It’s really pleasant to be with, familiar, faithful, complaining a little, continually going about its business, loving to lie down. Lillian Morrison, poet, excerpt from her poem, Body
This excerpt from the lovely poem, Body, reminds me how fortunate I am to have this old, familiar body that complains only a little and generally goes about its business. I’m missing going to the gym during this time of COVID-19 but I’m committed to staying active with walking and swim aerobics.
As a motherless daughter of a motherless daughter…both dying in their 30s…I’ve always felt that, for me, all the years past 35 have been gravy. So as I approach a healthy, happy 75, my life is better than gravy. My life is a second helping of mashed potatoes with the gravy.
Affirmation: My body is “pleasant to be with.”
Coaching questions: What’s your motivation to keep your body healthy? How’s that working out for you? How do you view the years following the “anniversary” year of being the same age as your mother when she died?
P.S. It’s sad that I couldn’t find any photos on the Internet of older ladies working out
Photo by Jon Flobrant
Aerobic exercise can change the brain’s anatomy, physiology and function. Wendy Suzuki, PhD, author of Healthy Brain, Happy Life.
Perhaps you think exercise is all about your body—building muscles, conditioning your heart, circulatory systems, etc. You’re right, of course, but exercise is also about your brain. Exercise, along with fresh food, adequate sleep, and socialization, helps keep your brain healthy. “What virtually no one recognizes,” warns John Rately, MD, associate clinical professor of psychiatry at Harvard Medical School, “is that inactivity is killing our brains.”
Scientists believe that physical activity stresses our brains similarly to how it works our muscles. Neurons break down, then recover, becoming stronger and more resilient. The good news is that exercise keeps our brains young. Rately adds, “Everything we’ve learned continues to confirm that exercise helps prevent cognitive decline as we age.” Exercise makes our brain stronger and protects it from a variety of diseases including dementia. If this doesn’t motivate us to exercise, what will?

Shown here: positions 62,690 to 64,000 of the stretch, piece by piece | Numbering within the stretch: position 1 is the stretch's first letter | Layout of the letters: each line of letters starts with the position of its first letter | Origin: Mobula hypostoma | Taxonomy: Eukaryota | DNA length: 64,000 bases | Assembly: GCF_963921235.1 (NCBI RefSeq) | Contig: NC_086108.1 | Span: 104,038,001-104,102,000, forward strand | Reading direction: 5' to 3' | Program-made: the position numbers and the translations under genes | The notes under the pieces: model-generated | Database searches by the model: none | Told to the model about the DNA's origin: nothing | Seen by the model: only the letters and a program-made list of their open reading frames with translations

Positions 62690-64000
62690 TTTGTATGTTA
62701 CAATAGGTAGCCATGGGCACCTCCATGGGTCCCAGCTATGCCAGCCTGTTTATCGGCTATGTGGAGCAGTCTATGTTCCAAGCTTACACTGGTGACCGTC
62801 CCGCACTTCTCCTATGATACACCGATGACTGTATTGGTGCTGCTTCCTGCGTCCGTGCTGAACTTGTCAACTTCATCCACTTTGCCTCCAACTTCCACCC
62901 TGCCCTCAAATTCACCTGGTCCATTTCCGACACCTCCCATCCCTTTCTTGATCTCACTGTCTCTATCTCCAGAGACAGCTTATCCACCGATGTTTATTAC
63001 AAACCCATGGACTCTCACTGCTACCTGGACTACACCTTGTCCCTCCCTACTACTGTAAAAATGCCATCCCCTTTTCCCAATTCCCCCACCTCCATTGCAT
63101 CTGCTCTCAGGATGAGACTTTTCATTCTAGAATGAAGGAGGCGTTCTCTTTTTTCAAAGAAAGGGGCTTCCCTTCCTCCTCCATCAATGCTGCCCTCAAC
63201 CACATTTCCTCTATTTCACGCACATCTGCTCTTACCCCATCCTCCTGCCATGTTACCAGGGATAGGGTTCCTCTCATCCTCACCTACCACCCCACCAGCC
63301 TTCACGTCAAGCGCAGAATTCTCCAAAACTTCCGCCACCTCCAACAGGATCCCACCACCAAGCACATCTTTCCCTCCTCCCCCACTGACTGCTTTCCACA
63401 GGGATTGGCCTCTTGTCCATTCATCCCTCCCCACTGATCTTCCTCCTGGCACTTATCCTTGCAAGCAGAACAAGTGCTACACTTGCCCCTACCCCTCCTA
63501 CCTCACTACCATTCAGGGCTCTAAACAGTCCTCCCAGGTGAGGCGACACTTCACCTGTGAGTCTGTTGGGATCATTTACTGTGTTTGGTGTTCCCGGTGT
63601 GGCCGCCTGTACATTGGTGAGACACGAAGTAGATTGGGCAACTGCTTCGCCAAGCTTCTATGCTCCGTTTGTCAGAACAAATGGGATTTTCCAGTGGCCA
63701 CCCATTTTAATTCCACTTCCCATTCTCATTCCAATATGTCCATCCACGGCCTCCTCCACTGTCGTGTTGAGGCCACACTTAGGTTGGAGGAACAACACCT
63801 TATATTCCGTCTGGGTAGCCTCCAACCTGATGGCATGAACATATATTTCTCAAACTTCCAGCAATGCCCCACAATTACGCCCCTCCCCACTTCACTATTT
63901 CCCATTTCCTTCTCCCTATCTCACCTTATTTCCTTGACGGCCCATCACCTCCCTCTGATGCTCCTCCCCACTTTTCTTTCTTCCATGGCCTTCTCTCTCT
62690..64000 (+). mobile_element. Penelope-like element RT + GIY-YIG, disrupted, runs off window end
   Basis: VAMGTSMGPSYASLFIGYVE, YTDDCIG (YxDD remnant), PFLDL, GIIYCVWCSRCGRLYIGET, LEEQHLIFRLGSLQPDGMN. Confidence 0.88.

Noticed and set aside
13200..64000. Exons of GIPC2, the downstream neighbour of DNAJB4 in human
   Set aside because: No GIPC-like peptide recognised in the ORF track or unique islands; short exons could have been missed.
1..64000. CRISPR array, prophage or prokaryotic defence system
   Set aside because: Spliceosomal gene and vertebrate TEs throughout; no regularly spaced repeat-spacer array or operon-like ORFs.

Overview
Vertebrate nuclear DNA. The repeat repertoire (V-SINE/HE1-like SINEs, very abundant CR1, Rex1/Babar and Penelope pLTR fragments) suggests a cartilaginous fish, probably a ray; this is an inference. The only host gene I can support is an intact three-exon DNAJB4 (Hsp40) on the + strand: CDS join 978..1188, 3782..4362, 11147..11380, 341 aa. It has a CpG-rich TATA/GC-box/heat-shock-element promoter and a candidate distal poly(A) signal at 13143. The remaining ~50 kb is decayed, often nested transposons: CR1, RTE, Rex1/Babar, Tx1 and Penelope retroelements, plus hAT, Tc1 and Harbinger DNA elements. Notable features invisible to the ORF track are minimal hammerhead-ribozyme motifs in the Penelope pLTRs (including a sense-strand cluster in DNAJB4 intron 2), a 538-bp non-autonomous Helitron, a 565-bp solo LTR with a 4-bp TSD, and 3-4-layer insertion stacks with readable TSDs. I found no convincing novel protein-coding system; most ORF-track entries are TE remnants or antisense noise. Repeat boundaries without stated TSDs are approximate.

Affirmation: I exercise regularly.
Coaching questions: How much do you value your physical and mental health? What steps will you take this week to honor this value?
Photo by Bewakoof.com Official on Unsplash
We just forget to die. Ikarian woman interviewed by Blue Zones researcher (Ikaria is a Greek Island where many live to be over 100)
People on Ikaria rarely, if ever, experience dementia which affects more than 5 million people in the United States. Here are a few lifestyle tips to help you live a longer, healthier life like the Ikarians.
…Challenge yourself to master new skills. According to the Harvard School of Public Health, the type of activity doesn’t matter. Find something new you enjoy and master it.
…According to the Alzheimer’s Prevention Program, eating whole foods like beans, greens, berries, olive oil, and whole grains will help you improve your cognitive processes.
…Avoid chronic stress. Researchers at Massachusetts General Hospital found that those who participated in mediation increased the amount of gray matter density in the learning and memory area of their brains. Daily exercise is also recommended as a stress reliever and to protect your mind.
…Get enough sleep! Quality sleep without the aid of medication is most important.
Affirmation: I choose to live a healthy life.
Coaching questions: What do you do to stay healthy? What can you do better? What’s one thing you will add or change today to do the most you can to avoid the onset of dementia? It’s never too late to begin.
There is no better exercise for the heart than to reach down and lift people up. John Andrew Holmes, author
This morning I will be hitting the gym in an effort to keep my body strong. Aerobic exercise is good for the heart but I believe Holmes is on to something also. Just as finding ways to physically exercise like parking in the back of the lot or taking the stairs, looking for opportunities to “lift people up” also strengthens the heart.
Sometimes you hear it in their hello and ask, “How are you really?” or you see it in the tension on their face. Watch for clues that will give you an opportunity to exercise your heart and make a difference in the life of another.
Affirmation: I lift people up.
Coaching questions: What have you done lately to lift another up? How did your heart feel? What will you do to create or be responsive to opportunities in the future?
Women 60 years old and older are twice as likely to develop Alzheimer’s than breast cancer. Women’s Alzheimer’s Website
I know you’d rather read about beautiful sunrises (see yesterday) than deadly, debilitating diseases but the purpose of my blog is to enlighten, engage, and coach you to being the best you can be. Part three of my upcoming book tells stories of women who have lost or are losing their mothers to Alzheimer’s so I’m on a mission to learn and educate others about this dread disease.
Nothing can prevent Alzheimer’s. However, according to Catherine Cruikshank, MA, Ph.d, from the Alzheimer’s Association, there are things you can do to give yourself a better chance of staying healthy. The key, she says, is to remember that what is good for your heart is good for your brain. For instance…do exercises that elevate your heart rate, stretch, eat well, read, be social, learn new things, keep your alcohol consumption to a minimum, know the 10 signs of Alzheimer’s (see web site) and seek medical help early if you have suspicions.
Losing a mother to Alzheimer’s is one of the greatest heartaches of all because it means losing them twice.
Affirmation: I take good care of myself.
Coaching questions: What are you doing to take care of your heart and brain? Can you do more? If so, what’s one thing you will add to your regimen?